Index

chapter1

chapter2page1

chapter2page2

chapter2page3

chapter2page4

chapter2page5

chapter2page6

chapter2page7

chapter2page8

chapter2page9

chapter2page10

chapter2page11

chapter2page12

chapter2page13

chapter2page14

chapter2page15

chapter2page16

chapter2page17

chapter2page18

chapter2page19

chapter2page20

chapter2page21

chapter2page22

chapter2page23

chapter2page24

chapter2page25

chapter2page26

chapter2page28

chapter2page29

chapter2page30

chapter2page31

chapter2page32

chapter2page33

chapter2page34

chapter3

link one

link one

link one

link one

link one

link one

2.7.2 - If-ee statement

When there is two alternating program branches conveyed by two testing for truth in a single if statement, we use else part of if statement. The application of the else part is similar to the application of if statement. With only one ststement to execute per branch, theoretically there is no need to open a definition block:

if(condition) statement;
else statement.

An else part is always related to the preceding if in the same block and which is not coupled with another else.

If there is more than one statement per branch, a definition block should be organized:

if(condition) {
statement;
...
statement;
}
else {
statement;
...
statement;
}

It is advisable to open a definition block even with only one statement for executing per branch:

if(condition) {
statement;
}
else {
statement;
}

The situation of conditional statement with double choice, is complety different from the conditional statement with a single choice. With one choice,

When both of the choices is tested with an if-else couple,

When both of the cases is tested, only one alternative statement/statement block indicated by the choice is executed. Let us explain with an example:

if-else

2.7.2 - Image -1 - Decision with alternating paths

In this example, either the whiteShirtNumber or blueShirtNumber is augmented by one but not both. When the execution of choices is over, the program flow passes to the next statement following the decision statement. The program list is given below:

package preliminary;
public class SingleDecision {
public static void main(String[] args){
int totalShirtNumber = 0;
int blueShirtNumber = 0;
int whiteShirtNumber = 0;
boolean control = true;
String shirtColor = "";

shirtColor = "White";
control = shirtColor == "BLUE";

if(control) {
blueShirtNumber ++;
System.out.println("Actual Blue Shirts Number =  " + blueShirtNumber);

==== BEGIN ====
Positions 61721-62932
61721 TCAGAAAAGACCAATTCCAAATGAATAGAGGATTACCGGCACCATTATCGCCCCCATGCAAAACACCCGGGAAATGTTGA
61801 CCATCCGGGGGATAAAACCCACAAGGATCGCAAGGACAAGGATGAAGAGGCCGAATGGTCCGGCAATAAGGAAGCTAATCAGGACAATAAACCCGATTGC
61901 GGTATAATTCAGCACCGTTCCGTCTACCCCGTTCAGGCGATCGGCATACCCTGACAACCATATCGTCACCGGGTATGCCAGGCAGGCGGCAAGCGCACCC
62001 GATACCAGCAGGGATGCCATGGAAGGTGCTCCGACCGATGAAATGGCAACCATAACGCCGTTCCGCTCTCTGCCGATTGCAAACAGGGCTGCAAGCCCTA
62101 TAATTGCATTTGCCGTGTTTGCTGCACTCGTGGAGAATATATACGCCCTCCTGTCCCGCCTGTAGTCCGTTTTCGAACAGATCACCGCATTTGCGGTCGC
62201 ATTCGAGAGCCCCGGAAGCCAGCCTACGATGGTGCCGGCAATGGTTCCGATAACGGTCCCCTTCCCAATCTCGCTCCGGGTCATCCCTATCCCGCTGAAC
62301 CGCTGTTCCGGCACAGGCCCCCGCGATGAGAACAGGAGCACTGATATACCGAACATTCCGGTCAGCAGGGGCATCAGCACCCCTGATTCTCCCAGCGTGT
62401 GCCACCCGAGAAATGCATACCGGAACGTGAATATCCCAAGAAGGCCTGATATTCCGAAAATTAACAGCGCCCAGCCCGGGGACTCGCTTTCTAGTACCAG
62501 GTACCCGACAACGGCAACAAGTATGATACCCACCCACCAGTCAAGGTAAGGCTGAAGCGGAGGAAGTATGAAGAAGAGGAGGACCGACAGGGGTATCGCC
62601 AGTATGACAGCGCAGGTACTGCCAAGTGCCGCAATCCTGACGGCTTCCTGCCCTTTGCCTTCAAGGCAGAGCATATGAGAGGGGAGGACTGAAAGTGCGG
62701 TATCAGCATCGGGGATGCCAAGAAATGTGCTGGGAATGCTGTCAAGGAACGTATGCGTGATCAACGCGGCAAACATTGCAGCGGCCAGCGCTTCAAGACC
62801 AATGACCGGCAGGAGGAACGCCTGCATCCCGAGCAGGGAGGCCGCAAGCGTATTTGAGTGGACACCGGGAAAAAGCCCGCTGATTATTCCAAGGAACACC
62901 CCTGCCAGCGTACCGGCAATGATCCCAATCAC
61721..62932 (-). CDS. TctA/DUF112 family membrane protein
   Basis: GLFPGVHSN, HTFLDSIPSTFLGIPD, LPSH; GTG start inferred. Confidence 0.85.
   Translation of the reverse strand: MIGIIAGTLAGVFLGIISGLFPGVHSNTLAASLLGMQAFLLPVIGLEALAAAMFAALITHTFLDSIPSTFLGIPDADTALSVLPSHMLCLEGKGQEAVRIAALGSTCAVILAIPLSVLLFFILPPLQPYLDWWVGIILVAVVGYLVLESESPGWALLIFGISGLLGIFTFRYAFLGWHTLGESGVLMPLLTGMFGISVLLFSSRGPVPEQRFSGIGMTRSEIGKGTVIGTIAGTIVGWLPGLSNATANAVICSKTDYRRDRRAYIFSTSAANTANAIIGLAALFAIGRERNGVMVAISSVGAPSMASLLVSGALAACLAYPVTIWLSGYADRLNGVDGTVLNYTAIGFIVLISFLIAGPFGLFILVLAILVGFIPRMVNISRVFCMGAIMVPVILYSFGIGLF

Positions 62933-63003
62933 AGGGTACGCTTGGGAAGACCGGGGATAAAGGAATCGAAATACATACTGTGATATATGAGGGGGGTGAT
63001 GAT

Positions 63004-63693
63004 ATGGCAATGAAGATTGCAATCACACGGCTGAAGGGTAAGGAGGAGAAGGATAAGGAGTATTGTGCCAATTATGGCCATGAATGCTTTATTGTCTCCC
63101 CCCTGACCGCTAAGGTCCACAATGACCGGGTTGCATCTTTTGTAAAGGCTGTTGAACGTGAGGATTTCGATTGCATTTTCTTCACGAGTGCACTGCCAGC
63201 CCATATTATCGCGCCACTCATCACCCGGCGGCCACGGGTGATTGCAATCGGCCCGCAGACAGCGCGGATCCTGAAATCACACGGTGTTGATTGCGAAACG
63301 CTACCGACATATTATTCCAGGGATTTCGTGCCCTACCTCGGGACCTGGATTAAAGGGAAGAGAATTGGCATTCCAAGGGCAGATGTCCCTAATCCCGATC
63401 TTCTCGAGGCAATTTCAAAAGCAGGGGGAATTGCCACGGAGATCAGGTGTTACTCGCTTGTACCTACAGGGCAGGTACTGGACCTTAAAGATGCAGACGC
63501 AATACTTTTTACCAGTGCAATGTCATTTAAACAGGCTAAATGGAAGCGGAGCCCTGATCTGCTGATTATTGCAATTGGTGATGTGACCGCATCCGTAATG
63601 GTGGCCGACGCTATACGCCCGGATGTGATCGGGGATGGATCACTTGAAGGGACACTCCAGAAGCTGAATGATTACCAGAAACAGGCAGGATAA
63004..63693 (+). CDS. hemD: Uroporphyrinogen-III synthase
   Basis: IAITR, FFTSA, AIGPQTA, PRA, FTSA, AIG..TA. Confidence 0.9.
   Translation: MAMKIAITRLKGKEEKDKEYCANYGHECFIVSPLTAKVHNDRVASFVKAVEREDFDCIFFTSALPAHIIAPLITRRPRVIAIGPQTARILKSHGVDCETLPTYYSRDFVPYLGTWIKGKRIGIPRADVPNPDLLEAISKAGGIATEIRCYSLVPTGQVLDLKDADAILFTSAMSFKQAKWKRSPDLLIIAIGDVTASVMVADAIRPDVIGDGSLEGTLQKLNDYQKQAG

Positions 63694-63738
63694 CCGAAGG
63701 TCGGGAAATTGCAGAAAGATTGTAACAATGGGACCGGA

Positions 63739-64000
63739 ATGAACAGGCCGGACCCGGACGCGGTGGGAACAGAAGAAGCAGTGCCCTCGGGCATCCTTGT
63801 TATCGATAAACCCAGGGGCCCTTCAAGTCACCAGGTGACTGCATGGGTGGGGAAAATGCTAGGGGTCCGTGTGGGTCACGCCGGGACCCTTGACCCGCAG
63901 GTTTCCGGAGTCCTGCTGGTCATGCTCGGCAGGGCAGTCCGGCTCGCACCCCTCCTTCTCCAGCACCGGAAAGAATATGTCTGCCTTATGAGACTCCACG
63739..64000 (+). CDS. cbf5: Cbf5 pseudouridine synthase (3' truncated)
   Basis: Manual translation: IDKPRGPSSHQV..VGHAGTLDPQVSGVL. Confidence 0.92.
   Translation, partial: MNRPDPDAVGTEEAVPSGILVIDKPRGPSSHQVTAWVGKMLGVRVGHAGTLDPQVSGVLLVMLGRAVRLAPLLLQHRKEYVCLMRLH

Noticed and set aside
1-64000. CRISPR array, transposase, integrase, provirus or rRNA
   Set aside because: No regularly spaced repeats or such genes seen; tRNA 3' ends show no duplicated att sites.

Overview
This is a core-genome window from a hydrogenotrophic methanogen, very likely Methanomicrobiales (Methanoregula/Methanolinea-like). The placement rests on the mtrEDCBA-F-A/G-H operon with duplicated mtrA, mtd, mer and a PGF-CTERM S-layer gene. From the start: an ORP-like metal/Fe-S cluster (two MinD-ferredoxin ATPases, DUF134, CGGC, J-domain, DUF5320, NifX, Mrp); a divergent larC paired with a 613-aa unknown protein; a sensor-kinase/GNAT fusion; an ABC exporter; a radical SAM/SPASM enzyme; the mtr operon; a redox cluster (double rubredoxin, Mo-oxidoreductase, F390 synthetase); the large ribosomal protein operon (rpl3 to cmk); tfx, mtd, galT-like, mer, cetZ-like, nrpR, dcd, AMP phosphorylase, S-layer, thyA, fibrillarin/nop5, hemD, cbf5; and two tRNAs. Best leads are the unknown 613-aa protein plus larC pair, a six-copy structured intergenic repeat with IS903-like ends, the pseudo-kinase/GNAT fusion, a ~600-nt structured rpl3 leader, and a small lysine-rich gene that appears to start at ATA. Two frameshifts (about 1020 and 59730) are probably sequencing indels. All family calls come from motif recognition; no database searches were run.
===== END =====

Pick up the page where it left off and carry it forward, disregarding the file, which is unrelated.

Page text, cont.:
}  // end if
else {
whiteShirtNumber ++;
System.out.println("Actual White Shirts Number =  " + whiteShirtNumber);
}  // end if

totalShirtNumber = blueShirtNumber + whiteShirtNumber;
System.out.println("Actual Total Shirts Number = " + totalShirtNumber);

 } // end main

} //end class SingleDecision

The result of this program :

Actual White Shirts Number = 1
Actual Total Shirts Number = 1

Looking to the flowchart of this program given in 2.7.2 - image-1, the keypoint is the box input shirtColor. In the program listing this corresponds to the assignment,

      shirtColor="white";

Coming to the decision statement, any value other than "BLUE" renders the value of the variable control as false. This is the case in our program and the program flow control passes to the false side of the decision box and all the statements found here are executed. After the executi─čon of the statements in the choice block, the program control passes to the statement next to the decision statement. During the program flow, the value of the boolean expression of the decision statement control the program barnching and either the statements indicated by the true part of the decision statement or the statements indicated by the false part of the decision statement are executed. This may be understood by expecting the program results of the above program.

Another illustrative program flowsheet is given below:

Alternative Branches of a program

2.7.2 - image - 2 - Decision with alternating paths

The program listing covering the flowchart above is given below:

package preliminary;
public class AlternativeBranches {
public static void main(String[] args){
boolean direction = false;
if(direction) {
System.out.println("True Side !");
}  // end if
else {
System.out.println("False Side !");
}  // end else

System.out.println("Next Statement !");

 } // end main
} //end class AlternativeBranches

The result of this program :

False Side !
Next Statement !

As we can see clearly from the examples, only one of the alternative paths is executed and the other altenative is ignored.

It is not dificult to follow program branching in the decision steps. The important point lies in the boolean expression governing the program branching. This expression should be carefully designed and fully tested for obtaining desired results in the program branching.

<< Index

Polyglott HTML5(XHTML5 compliant HTML5 code)